Shinano! The Sinking of Japan’s Secret Supership

(Critical Survey of Contemporary Fiction)

So secret that no photographs were taken and all blueprints were destroyed, the Shinano was unknown to American intelligence. On November 28, 1944, an hour after sunset, the Shinano set out on her maiden voyage, from Tokyo three hundred miles south to Kure. From there she would join the remnants of the Imperial fleet in the Inland Sea, and she was expected to play a crucial role in the dramatic battles to come.

The sinking of a great warship, such as the German Bismarck and the British Repulse, is inherently a dramatic and compelling event. The Shinano’s story has elements of pathos as well as drama, for she was sunk on her maiden voyage, going to the bottom only seventeen hours after departure--a ship the size of a small city, sent to the bottom with only four torpedoes in her hull. The combination of circumstances that led Captain Joseph Enright and his Archer-Fish to sink the 72,000-ton carrier--the largest ship ever sunk by a submarine--is what constitutes the primary interest of this account by the American captain, four decades after the mysterious Shinano sank with more than 1400 of her 2515 men.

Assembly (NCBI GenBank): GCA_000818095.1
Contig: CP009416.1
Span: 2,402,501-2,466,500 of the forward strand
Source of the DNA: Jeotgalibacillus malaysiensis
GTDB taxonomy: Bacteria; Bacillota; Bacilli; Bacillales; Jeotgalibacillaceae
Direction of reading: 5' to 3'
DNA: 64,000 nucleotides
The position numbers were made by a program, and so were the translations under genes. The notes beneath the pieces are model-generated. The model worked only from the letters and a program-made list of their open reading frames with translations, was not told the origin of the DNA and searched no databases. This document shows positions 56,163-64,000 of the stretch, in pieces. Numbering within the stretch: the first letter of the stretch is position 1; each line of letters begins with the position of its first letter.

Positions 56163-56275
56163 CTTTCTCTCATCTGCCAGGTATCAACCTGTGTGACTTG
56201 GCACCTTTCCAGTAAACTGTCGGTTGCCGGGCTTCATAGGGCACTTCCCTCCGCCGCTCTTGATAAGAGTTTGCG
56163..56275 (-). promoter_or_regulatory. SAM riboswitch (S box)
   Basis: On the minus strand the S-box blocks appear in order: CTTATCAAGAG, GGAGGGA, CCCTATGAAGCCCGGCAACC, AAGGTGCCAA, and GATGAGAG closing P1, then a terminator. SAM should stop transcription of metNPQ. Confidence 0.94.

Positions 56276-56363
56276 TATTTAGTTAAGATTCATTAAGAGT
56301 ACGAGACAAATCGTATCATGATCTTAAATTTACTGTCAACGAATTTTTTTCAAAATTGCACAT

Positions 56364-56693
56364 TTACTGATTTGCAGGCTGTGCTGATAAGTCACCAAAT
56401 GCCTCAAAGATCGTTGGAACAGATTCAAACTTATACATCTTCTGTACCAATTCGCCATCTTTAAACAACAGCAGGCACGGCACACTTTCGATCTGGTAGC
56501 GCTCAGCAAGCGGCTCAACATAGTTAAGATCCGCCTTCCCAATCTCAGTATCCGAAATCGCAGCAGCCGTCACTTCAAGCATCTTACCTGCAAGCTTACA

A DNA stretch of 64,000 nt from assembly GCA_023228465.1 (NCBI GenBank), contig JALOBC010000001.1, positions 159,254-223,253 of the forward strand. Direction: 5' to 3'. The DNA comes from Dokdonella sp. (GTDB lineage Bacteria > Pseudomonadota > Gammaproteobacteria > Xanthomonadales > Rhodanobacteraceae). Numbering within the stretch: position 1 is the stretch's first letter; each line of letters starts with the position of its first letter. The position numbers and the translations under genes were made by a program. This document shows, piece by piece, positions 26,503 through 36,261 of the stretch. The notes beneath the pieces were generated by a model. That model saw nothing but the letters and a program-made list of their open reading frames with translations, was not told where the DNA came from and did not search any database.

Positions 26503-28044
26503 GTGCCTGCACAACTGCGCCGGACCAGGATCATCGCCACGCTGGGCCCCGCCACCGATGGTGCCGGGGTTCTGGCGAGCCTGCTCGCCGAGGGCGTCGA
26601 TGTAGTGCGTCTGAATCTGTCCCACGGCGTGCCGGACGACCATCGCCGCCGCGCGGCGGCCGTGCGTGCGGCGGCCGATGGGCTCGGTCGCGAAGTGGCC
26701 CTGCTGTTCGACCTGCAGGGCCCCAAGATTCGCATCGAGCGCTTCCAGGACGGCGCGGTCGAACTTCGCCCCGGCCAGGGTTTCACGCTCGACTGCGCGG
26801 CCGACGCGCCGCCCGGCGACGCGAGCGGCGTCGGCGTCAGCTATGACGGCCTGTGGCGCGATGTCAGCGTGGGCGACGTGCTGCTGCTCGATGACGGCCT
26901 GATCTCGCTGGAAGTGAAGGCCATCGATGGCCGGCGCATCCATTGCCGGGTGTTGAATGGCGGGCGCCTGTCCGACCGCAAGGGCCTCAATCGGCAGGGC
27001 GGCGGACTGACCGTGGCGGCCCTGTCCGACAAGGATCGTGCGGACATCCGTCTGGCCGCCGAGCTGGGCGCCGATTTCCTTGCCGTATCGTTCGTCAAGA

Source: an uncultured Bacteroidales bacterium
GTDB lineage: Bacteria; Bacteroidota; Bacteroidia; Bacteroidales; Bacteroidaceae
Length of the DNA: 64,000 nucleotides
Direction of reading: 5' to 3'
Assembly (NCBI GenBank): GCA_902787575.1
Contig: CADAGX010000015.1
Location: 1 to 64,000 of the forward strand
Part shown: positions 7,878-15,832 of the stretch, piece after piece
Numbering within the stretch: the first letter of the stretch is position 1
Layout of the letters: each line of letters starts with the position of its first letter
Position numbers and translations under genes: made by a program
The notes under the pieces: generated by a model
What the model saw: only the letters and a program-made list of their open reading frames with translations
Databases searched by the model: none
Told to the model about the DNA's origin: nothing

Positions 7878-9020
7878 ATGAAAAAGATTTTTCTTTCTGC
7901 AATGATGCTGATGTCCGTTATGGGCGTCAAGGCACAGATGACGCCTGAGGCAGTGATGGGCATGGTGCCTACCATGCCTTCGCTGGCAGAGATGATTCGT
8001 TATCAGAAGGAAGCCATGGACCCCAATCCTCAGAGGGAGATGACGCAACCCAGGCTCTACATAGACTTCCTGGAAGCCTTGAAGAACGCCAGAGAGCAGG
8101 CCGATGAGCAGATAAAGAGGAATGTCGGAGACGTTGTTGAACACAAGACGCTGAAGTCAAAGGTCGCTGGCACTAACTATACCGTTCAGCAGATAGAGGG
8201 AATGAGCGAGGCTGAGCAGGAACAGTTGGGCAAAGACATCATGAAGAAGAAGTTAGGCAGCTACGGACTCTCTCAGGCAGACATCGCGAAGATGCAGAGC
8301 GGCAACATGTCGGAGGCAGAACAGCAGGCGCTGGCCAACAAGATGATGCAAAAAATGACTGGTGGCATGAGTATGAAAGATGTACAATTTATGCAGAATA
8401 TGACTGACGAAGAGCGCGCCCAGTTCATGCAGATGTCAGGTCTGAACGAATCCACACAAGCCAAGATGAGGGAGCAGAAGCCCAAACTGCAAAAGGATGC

As Enright reconstructs the story of the Shinano, based in part on Japanese accounts, the ship was rushed into battle before she was ready, against the better judgment of Captain Abe, her commander. Her gigantic engines, which normally would have allowed the carrier easily to outdistance any submarine, were partly inoperative, and the hull had not been fully pressure-tested. Captain Abe erred as well in assuming that Archer-Fish was a decoy for a killer pack of American submarines, and he pulled a destroyer off her track as it was about to ram Enright’s boat. Finally, Abe underestimated the capability of the American torpedoes to inflict critical injury to his ship. Captain Enright, recalling a conversation with a superior earlier in the war, adjusted the depth of his deadly fish so that they would hit high on the hull of the carrier. The inrush of water, combined with the enormously top-heavy superstructure of the big ship, caused her to capsize. Enright’s daring and innovative attack, combined with Japanese haste, careless workmanship, and bad judgment, sealed the Shinano’s fate, and Captain Abe’s, in what must now be seen as a symbolic last moment for the Japanese war effort.